The posts 9 are carried by an annular supportingplate 8 (as shown in FIGS. 3 to 5) which is mounted against an axial end-face of the horns 3 between the regions occupied by the windings 4 and the air-gap e. The external perimeter of the annular plate 8 coincides with the profile of the air-gap faces 3a. On the side which is applied against the magnetic circuit, the annular plate 8 is provided at the angular mid-distance between the successive posts 9 with recesses 12 (FIGS. 2-5) for accomodating the heads. of the screws which are mounted within the bores 7 for securing the motor to the associated appliance.
The support composed of the annular plate 8 and posts 9 is formed in a single piece by molding, for example of electrically insulating plastic material.
As illustrated in FIG. 1 and irrespective of the pair of adjacent posts 9 considered, the two external faces 9a located between the two auxiliary magnets 11 are contained in the same axial plane X-X' which coincides with the plane Y-Y' (to within permissible adjustment tolerances). Thus at the time of assembly, these posts engage between the shouldered portions 3b and are capable of displacement in sliding motion but are secured against rotation. When viewed in a direction parallel to the axis Z-Z, the internal oblique faces 9b of the posts 9 have a slightly concave profile in order to engage between the windings 4 without effort.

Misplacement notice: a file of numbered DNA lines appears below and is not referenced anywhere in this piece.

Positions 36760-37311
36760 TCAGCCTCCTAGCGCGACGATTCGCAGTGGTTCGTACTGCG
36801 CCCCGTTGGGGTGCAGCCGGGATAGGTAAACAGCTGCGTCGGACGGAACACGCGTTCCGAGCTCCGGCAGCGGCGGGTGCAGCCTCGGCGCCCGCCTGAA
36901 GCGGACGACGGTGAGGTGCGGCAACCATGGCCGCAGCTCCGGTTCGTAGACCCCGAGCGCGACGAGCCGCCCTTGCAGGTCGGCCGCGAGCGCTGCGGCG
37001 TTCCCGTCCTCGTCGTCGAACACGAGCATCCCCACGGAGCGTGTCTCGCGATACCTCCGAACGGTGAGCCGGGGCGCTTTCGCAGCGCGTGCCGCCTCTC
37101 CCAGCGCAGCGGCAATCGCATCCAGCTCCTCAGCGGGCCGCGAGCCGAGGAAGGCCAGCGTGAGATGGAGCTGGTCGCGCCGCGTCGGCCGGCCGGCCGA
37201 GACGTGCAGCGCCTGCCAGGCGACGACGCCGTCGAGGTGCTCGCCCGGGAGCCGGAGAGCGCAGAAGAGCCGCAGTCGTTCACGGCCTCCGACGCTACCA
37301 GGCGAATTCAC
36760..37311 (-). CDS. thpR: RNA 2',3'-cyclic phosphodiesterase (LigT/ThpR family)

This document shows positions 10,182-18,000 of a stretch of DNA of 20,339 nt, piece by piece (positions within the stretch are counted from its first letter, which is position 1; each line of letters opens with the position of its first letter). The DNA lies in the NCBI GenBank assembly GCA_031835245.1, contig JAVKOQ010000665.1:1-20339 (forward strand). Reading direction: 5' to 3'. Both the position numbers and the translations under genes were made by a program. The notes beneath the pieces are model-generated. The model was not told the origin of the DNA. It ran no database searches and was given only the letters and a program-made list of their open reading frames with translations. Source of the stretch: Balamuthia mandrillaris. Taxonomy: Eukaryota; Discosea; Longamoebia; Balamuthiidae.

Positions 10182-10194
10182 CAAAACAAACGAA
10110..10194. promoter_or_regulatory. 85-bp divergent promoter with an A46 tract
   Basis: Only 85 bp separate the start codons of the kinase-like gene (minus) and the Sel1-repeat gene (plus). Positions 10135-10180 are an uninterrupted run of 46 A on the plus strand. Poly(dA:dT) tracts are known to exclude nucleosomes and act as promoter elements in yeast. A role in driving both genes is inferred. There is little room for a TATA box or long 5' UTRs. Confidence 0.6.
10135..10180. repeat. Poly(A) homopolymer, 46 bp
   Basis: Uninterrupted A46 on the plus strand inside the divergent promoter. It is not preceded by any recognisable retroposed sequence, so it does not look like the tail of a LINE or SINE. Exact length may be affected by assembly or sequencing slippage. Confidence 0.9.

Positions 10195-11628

In the example which is illustrated, each post 9 is provided on that face which carries the auxiliary magnet 11 with a groove 10 of rectangular cross-section in which the auxiliary magnet 11 is inserted. As shown in FIG. 4, the annular plate 8 extends radially beyond the posts 9 and each groove 10 is provided with an outward radial extension 10b formed within the thickness of the annular plate 8. The auxiliary magnet 11 which is engaged within the two portions 10 and 10b of the groove is thus more effectively positioned, especially in the axial direction.
The auxiliary magnets 11 are preferably of the type designated as a "rubber magnet", which designates a mixture of ferrite and elastomer material. The quality of elasticity of this material is in fact conducive to insertion of the auxliary magnets 11 in their grooves 10 in which they can subsequently be fixed by adhesive bonding, for example. The circumferential dimension d of the auxiliary magnets 11 in their projecting region of the groove 10 occupied by said magnets is equal (to within permissible tolerances) to the circumferential dimension of the space 3d in which they are engaged. In this case also, the elasticity of the auxiliary magnets 11 facilitates assembly.